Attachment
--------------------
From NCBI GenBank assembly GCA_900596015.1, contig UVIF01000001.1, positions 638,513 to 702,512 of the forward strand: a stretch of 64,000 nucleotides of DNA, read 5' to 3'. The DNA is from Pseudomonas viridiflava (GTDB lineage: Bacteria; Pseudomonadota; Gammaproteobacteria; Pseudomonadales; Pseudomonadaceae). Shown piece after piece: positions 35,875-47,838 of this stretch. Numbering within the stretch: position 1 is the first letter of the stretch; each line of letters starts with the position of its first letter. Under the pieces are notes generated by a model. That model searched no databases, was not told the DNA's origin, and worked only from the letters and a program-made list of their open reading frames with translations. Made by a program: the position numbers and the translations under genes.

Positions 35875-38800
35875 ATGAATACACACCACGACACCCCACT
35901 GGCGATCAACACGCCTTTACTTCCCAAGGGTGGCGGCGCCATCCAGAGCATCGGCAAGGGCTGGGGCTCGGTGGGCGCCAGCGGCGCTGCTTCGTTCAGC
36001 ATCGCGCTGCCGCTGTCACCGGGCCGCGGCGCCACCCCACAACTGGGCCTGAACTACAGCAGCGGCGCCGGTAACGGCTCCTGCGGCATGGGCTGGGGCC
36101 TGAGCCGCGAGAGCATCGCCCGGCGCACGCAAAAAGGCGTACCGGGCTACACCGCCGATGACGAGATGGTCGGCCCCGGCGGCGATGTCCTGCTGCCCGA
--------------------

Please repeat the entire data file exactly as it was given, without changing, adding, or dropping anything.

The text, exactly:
From NCBI GenBank assembly GCA_900596015.1, contig UVIF01000001.1, positions 638,513 to 702,512 of the forward strand: a stretch of 64,000 nucleotides of DNA, read 5' to 3'. The DNA is from Pseudomonas viridiflava (GTDB lineage: Bacteria; Pseudomonadota; Gammaproteobacteria; Pseudomonadales; Pseudomonadaceae). Shown piece after piece: positions 35,875-47,838 of this stretch. Numbering within the stretch: position 1 is the first letter of the stretch; each line of letters starts with the position of its first letter. Under the pieces are notes generated by a model. That model searched no databases, was not told the DNA's origin, and worked only from the letters and a program-made list of their open reading frames with translations. Made by a program: the position numbers and the translations under genes.

Positions 35875-38800
35875 ATGAATACACACCACGACACCCCACT
35901 GGCGATCAACACGCCTTTACTTCCCAAGGGTGGCGGCGCCATCCAGAGCATCGGCAAGGGCTGGGGCTCGGTGGGCGCCAGCGGCGCTGCTTCGTTCAGC
36001 ATCGCGCTGCCGCTGTCACCGGGCCGCGGCGCCACCCCACAACTGGGCCTGAACTACAGCAGCGGCGCCGGTAACGGCTCCTGCGGCATGGGCTGGGGCC
36101 TGAGCCGCGAGAGCATCGCCCGGCGCACGCAAAAAGGCGTACCGGGCTACACCGCCGATGACGAGATGGTCGGCCCCGGCGGCGATGTCCTGCTGCCCGA